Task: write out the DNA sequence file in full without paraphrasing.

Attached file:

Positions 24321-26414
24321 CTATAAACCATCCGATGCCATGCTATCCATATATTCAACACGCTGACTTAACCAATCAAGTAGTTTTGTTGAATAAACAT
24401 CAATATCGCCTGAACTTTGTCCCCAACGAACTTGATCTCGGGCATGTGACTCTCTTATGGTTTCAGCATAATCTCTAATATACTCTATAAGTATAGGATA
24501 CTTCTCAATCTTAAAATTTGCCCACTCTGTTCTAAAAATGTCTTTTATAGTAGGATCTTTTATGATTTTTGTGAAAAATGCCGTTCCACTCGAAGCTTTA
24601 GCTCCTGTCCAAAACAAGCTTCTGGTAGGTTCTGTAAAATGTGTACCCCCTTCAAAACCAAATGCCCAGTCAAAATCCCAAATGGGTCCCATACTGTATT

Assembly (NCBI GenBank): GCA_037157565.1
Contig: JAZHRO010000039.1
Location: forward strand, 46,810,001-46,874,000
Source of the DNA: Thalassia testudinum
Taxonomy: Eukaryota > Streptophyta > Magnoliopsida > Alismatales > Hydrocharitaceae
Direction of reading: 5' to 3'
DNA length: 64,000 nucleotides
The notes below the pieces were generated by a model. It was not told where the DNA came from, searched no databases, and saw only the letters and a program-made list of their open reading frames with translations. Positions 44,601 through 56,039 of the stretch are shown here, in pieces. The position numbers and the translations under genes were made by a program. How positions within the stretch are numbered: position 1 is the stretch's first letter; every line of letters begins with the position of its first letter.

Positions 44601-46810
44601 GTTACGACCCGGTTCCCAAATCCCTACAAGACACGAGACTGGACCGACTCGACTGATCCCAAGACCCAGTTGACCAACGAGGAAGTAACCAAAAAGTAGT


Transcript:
Positions 24321-26414
24321 CTATAAACCATCCGATGCCATGCTATCCATATATTCAACACGCTGACTTAACCAATCAAGTAGTTTTGTTGAATAAACAT
24401 CAATATCGCCTGAACTTTGTCCCCAACGAACTTGATCTCGGGCATGTGACTCTCTTATGGTTTCAGCATAATCTCTAATATACTCTATAAGTATAGGATA
24501 CTTCTCAATCTTAAAATTTGCCCACTCTGTTCTAAAAATGTCTTTTATAGTAGGATCTTTTATGATTTTTGTGAAAAATGCCGTTCCACTCGAAGCTTTA
24601 GCTCCTGTCCAAAACAAGCTTCTGGTAGGTTCTGTAAAATGTGTACCCCCTTCAAAACCAAATGCCCAGTCAAAATCCCAAATGGGTCCCATACTGTATT

Assembly (NCBI GenBank): GCA_037157565.1
Contig: JAZHRO010000039.1
Location: forward strand, 46,810,001-46,874,000
Source of the DNA: Thalassia testudinum
Taxonomy: Eukaryota > Streptophyta > Magnoliopsida > Alismatales > Hydrocharitaceae
Direction of reading: 5' to 3'
DNA length: 64,000 nucleotides
The notes below the pieces were generated by a model. It was not told where the DNA came from, searched no databases, and saw only the letters and a program-made list of their open reading frames with translations. Positions 44,601 through 56,039 of the stretch are shown here, in pieces. The position numbers and the translations under genes were made by a program. How positions within the stretch are numbered: position 1 is the stretch's first letter; every line of letters begins with the position of its first letter.

Positions 44601-46810
44601 GTTACGACCCGGTTCCCAAATCCCTACAAGACACGAGACTGGACCGACTCGACTGATCCCAAGACCCAGTTGACCAACGAGGAAGTAACCAAAAAGTAGT